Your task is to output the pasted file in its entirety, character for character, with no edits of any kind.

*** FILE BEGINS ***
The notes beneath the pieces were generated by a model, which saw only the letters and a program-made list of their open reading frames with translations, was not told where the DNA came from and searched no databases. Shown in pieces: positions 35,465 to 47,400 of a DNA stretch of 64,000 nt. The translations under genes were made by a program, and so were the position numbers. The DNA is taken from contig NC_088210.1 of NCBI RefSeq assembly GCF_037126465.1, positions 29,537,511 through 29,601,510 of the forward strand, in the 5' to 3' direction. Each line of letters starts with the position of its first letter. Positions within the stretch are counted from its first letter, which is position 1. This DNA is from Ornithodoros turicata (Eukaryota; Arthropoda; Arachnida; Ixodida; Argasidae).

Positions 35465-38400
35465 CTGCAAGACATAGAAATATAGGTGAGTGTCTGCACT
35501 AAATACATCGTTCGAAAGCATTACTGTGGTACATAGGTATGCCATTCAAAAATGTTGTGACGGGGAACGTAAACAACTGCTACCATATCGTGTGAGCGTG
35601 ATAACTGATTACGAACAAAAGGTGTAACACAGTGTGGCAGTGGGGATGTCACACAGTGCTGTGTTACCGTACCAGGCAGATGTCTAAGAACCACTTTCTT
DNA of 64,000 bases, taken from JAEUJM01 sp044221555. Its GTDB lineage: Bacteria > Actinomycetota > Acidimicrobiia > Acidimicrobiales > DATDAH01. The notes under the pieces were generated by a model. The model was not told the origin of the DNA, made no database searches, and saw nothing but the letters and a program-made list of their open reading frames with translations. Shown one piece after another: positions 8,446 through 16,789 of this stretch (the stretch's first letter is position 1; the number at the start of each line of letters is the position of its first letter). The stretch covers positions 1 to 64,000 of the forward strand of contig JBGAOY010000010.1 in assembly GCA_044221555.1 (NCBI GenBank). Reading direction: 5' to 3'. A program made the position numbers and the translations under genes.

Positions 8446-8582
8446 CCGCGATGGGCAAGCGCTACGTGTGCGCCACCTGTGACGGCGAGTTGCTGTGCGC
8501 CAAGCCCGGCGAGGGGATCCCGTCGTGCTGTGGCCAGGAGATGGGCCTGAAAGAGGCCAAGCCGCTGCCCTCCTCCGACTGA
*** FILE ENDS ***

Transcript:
The notes beneath the pieces were generated by a model, which saw only the letters and a program-made list of their open reading frames with translations, was not told where the DNA came from and searched no databases. Shown in pieces: positions 35,465 to 47,400 of a DNA stretch of 64,000 nt. The translations under genes were made by a program, and so were the position numbers. The DNA is taken from contig NC_088210.1 of NCBI RefSeq assembly GCF_037126465.1, positions 29,537,511 through 29,601,510 of the forward strand, in the 5' to 3' direction. Each line of letters starts with the position of its first letter. Positions within the stretch are counted from its first letter, which is position 1. This DNA is from Ornithodoros turicata (Eukaryota; Arthropoda; Arachnida; Ixodida; Argasidae).

Positions 35465-38400
35465 CTGCAAGACATAGAAATATAGGTGAGTGTCTGCACT
35501 AAATACATCGTTCGAAAGCATTACTGTGGTACATAGGTATGCCATTCAAAAATGTTGTGACGGGGAACGTAAACAACTGCTACCATATCGTGTGAGCGTG
35601 ATAACTGATTACGAACAAAAGGTGTAACACAGTGTGGCAGTGGGGATGTCACACAGTGCTGTGTTACCGTACCAGGCAGATGTCTAAGAACCACTTTCTT
DNA of 64,000 bases, taken from JAEUJM01 sp044221555. Its GTDB lineage: Bacteria > Actinomycetota > Acidimicrobiia > Acidimicrobiales > DATDAH01. The notes under the pieces were generated by a model. The model was not told the origin of the DNA, made no database searches, and saw nothing but the letters and a program-made list of their open reading frames with translations. Shown one piece after another: positions 8,446 through 16,789 of this stretch (the stretch's first letter is position 1; the number at the start of each line of letters is the position of its first letter). The stretch covers positions 1 to 64,000 of the forward strand of contig JBGAOY010000010.1 in assembly GCA_044221555.1 (NCBI GenBank). Reading direction: 5' to 3'. A program made the position numbers and the translations under genes.

Positions 8446-8582
8446 CCGCGATGGGCAAGCGCTACGTGTGCGCCACCTGTGACGGCGAGTTGCTGTGCGC
8501 CAAGCCCGGCGAGGGGATCCCGTCGTGCTGTGGCCAGGAGATGGGCCTGAAAGAGGCCAAGCCGCTGCCCTCCTCCGACTGA